CME Renminbi Futures

Discussion in 'Financial Futures' started by RiceRocket, Nov 20, 2011.

  1. CME just recently launched futures in the Chinese Yuan currency. Has anyone here traded this yet?
    I just looked it up today and here are some details:

    The December contract is: RMBZ11
    Bid: 0.15600
    Ask: 0.15800

    Tick size is: 0.00001 = $10.00

    Initial margin: $1,440
    Maintenance margin: $1,200

    If you have traded this, is it liquid enough yet, due to being a new product? Is the spread expensive due to the tick size?

    This looks to be promising though, an easy way to take advantage of the one-sided trade, with a bit of leverage. It looks a lot better than the Yuan etf's out there, which take a lot of cash to make any kind of profit on the small moves.
  2. wow thanks for the heads up. didnt realize they went live
  3. Biog


    Open Interest: 436
    volume for the day: 3 contracts

    Yep, looks liquid enough :D :D
  4. The spread is 200 wide?
  5. RiceRocket must work for the market makers
  6. The RMB is Government controlled. Hard to see the dollar going up at this time.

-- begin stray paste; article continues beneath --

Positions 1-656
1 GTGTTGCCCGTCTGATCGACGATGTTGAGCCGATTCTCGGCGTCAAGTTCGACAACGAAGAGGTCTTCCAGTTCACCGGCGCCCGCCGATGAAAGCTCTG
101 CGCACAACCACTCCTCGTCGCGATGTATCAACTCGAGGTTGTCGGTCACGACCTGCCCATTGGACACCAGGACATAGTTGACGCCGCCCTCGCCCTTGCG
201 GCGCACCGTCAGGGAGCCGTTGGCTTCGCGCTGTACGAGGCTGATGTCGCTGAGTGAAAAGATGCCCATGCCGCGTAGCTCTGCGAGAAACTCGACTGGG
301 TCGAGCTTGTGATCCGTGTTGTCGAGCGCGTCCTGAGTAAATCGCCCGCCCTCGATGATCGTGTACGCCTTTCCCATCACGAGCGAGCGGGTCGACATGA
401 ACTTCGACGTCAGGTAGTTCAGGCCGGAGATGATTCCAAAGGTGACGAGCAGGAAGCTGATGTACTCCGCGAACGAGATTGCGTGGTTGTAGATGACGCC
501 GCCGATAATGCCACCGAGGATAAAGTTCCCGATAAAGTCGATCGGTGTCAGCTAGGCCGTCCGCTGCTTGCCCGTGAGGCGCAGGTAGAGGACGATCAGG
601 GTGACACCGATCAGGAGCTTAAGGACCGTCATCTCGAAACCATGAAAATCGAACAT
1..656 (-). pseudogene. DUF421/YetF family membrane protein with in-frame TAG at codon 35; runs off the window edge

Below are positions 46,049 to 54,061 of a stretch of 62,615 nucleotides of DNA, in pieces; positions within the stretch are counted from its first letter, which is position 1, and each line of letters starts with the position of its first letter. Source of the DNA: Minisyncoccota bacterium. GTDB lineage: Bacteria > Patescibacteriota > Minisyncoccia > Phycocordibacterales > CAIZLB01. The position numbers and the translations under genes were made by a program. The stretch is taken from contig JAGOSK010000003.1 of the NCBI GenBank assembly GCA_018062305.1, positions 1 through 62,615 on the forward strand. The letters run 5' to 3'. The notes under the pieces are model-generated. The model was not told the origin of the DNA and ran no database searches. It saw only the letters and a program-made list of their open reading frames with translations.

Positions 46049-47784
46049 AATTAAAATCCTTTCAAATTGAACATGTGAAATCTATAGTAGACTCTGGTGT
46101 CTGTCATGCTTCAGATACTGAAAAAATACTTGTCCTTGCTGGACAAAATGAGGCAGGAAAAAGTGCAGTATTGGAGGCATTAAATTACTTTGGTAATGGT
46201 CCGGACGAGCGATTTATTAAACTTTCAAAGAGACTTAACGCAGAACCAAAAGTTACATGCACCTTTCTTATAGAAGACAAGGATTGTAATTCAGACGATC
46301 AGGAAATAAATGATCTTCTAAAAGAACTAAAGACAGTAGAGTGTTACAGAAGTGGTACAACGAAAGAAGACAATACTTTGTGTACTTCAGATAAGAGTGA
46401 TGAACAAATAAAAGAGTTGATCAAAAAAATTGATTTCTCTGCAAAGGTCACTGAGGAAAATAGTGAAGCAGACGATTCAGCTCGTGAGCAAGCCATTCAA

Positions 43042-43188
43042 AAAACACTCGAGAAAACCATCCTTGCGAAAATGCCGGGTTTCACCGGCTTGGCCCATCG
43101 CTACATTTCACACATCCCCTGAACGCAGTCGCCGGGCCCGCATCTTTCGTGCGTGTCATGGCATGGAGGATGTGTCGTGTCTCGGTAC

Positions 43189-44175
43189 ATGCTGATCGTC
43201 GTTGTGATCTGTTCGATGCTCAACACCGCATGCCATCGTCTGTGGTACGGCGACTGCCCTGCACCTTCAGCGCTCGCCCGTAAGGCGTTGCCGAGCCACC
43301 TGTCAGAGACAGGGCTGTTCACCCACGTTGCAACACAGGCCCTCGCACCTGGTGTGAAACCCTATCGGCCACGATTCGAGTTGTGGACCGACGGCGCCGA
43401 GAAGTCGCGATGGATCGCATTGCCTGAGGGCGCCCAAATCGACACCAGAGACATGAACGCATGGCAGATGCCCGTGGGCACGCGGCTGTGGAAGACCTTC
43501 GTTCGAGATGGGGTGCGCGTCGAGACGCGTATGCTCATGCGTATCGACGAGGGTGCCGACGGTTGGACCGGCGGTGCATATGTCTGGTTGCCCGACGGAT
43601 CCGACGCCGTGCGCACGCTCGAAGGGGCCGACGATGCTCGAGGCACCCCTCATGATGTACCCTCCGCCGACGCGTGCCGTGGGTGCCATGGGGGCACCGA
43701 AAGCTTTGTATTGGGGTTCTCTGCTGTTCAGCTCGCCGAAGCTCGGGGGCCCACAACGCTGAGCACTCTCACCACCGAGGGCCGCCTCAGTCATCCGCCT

7. I brought this up here as a gift. This will be the most profitable futures trade available for the coming year. China is about to do another major re-valuation upward of the RMB.
  8. How does this work? I just bought a Chinese CD from the Bank Of China held in RMB currency. If I were to buy this product is this like an option that expires sorry not familar with this product. Whats difference between buying this and symbol CNY ??
  9. it's not an option it's a future but the contract does expire. cny is an etn meaning it is an obligation from a counterparty in this case ms saying they'll pay you the performance of the rmb.

    i'd stay away from trading the rmb period not only b/c of the lack of liquidity but b/c it's so tightly controlled. there are other fish and currencies in the sea.
  10. Maybe the contract has changed or moved exchanges but I have traded RMB futures based on NDF's for years on and off.

    I'm afraid that there is no such thing as a free lunch.

    The consensus as to the future appreciation of the RMB is already reflected in the futures (aka forward) price.

    Buying in such circumstances has on occasion led to large losses in the past when the Chinese have suddenly defied expectations and halted a steady appreciation that everyone was betting would continue.

    I would not be at all surprised to see the same thing happen again.
    #10     Nov 22, 2011